Twitter flat-lines: is the Tweet separating from the Chav?

By Chris Tomlinson on Jan 14, 10 11:32 AM in Creative industries


Last week saw the blogosphere speculate that Twitter's meteoric growth might finally be ending.

According to web monitoring company, Compete, traffic to the micro-blogging website has flat-lined, suggesting its world dominance may not be so assured.

Quantcast's numbers told the same story. Since its peak at 29.2 million users in July09, Twitter traffic has dropped down to 23.6 million U.S. unique visitors, a loss of nearly 24%!

But before the social media sceptics start celebrating by regurgitating theories on the faddish nature of social networks and the vacuous nature of their inhabitants, it is important to know a couple of things.

Firstly, unlike other social networks, Twitter is not popular with teenagers. It is this age group that is notorious for migrating from one network to another.

Teens don't tweet.

Possibly because it requires brevity, but more likely because it requires an understanding of what might actually be interesting to other people!

Younger users may have simply got bored with Twitter and its many shortcomings as a chat room or perhaps realised it is full of grumpy old people like me.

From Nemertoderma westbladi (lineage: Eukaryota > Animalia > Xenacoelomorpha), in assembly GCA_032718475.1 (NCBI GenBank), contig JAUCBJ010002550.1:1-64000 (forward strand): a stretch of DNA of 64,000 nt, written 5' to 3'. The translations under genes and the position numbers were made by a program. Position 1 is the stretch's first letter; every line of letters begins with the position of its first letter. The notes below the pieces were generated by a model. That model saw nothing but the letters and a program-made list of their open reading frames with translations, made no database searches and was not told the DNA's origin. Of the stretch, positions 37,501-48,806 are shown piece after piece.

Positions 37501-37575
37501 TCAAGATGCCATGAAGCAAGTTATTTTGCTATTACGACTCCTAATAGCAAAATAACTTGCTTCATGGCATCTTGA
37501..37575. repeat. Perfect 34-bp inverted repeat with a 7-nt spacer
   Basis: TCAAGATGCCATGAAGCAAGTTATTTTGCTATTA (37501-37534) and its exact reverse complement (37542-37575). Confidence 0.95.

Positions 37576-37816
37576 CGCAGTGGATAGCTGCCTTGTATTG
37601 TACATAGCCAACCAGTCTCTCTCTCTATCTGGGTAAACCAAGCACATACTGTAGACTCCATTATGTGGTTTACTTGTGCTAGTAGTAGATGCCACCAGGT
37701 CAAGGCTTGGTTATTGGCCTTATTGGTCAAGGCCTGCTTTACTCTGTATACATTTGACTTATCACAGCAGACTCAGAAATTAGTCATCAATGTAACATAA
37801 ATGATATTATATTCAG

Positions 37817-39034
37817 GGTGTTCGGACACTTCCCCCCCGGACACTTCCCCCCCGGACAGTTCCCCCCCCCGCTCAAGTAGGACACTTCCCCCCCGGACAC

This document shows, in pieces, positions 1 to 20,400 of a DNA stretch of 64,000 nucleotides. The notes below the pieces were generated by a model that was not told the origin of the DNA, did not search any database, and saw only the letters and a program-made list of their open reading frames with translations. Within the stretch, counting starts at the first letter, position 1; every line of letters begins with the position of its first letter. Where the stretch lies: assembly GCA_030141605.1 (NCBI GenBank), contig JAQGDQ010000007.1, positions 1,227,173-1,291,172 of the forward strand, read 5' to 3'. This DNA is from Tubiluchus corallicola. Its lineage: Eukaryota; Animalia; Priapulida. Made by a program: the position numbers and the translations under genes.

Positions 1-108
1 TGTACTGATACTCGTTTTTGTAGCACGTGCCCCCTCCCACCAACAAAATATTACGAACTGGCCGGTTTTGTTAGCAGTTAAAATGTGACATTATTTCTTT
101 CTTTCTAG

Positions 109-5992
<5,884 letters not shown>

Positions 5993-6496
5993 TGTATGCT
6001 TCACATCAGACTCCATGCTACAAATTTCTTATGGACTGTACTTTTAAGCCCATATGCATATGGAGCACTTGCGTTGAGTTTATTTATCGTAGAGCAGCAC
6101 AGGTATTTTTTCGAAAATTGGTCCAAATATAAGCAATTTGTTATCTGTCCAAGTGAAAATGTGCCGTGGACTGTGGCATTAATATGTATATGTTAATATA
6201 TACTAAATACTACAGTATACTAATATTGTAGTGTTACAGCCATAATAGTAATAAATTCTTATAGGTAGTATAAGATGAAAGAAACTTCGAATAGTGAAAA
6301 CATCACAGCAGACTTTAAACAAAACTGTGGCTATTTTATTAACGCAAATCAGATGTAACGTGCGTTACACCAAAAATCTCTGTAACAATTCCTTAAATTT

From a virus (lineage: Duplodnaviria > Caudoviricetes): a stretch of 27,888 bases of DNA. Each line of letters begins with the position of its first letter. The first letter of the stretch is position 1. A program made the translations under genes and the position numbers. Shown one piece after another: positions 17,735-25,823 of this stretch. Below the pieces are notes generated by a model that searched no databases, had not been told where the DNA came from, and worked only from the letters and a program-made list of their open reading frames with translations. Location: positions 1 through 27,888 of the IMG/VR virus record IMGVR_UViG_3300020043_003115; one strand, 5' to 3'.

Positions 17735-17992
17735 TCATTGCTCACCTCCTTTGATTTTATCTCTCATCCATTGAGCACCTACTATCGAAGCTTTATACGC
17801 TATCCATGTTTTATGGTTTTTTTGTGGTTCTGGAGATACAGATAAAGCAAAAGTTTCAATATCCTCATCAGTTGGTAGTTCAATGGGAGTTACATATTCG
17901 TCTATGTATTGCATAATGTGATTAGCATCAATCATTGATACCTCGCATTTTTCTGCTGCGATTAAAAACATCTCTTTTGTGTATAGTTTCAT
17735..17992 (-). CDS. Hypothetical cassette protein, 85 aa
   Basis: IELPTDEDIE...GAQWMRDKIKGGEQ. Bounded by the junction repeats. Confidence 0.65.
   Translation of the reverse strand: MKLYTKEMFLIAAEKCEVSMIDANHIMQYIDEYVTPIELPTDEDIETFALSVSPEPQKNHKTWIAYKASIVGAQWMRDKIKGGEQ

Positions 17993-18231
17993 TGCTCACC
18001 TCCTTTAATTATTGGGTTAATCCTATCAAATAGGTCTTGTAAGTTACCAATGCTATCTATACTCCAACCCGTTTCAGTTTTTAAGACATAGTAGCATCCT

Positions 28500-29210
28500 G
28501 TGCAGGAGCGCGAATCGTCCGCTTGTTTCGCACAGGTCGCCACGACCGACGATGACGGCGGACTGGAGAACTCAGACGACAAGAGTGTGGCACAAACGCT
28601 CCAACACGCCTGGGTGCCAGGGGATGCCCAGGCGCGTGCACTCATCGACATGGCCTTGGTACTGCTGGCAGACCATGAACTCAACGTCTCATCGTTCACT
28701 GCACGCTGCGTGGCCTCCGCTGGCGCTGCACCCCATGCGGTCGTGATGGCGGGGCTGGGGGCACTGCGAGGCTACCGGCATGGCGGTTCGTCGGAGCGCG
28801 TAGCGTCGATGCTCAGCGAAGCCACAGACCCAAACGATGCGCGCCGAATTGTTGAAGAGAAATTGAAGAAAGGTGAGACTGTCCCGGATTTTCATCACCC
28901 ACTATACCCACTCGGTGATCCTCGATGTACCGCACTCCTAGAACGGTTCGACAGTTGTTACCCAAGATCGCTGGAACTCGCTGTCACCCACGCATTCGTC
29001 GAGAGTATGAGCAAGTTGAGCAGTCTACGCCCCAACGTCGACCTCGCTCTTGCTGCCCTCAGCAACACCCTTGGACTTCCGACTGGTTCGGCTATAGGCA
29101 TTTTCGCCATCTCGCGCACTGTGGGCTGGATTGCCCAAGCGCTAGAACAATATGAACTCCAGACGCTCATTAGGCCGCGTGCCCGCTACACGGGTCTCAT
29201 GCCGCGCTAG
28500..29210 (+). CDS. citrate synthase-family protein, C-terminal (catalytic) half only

But those of us who don't use it as a chat room have found increasing ways to share content, galvanise public opinion and exact social media revenge on bad customer service.

(Oh - and it's great for slagging off the X Factor too).

Secondly, we need to remember that there are "lies, damn lies and website statistics". A fall in traffic to Twitter's own websites could simply mean that more tweeters have migrated to using phone and desktop applications; a sign that the Twittersphere is evolving, not retracting.

Frankly, it is the basic functionality of Twitter's own site that leads many a debutant tweeter to give up before accumulating enough followers to make it rewarding.

We may well see the site transformed in 2010 as it is widely rumoured that this is the year that Twitter intends to monetise its success - perhaps sick of the jokes about it knowing how to spend money but not make it.

In fact, Twitter is reported to be hiring new developers to help transform the site into a commercial entity.

But stories about its negative growth won't help this course.

However, if there are truly less people using Twitter than before, it must be because it is transforming from a place where narcissists and their voyeurs can meet, to a more credible news and opinion sharing platform.

Perhaps the Tweeters are separating from the Chavs?

Chris Tomlinson is MD of social media & online PR agency Friend Digital Ltd.

Twitter: @ChrisTomlinson1 Email:

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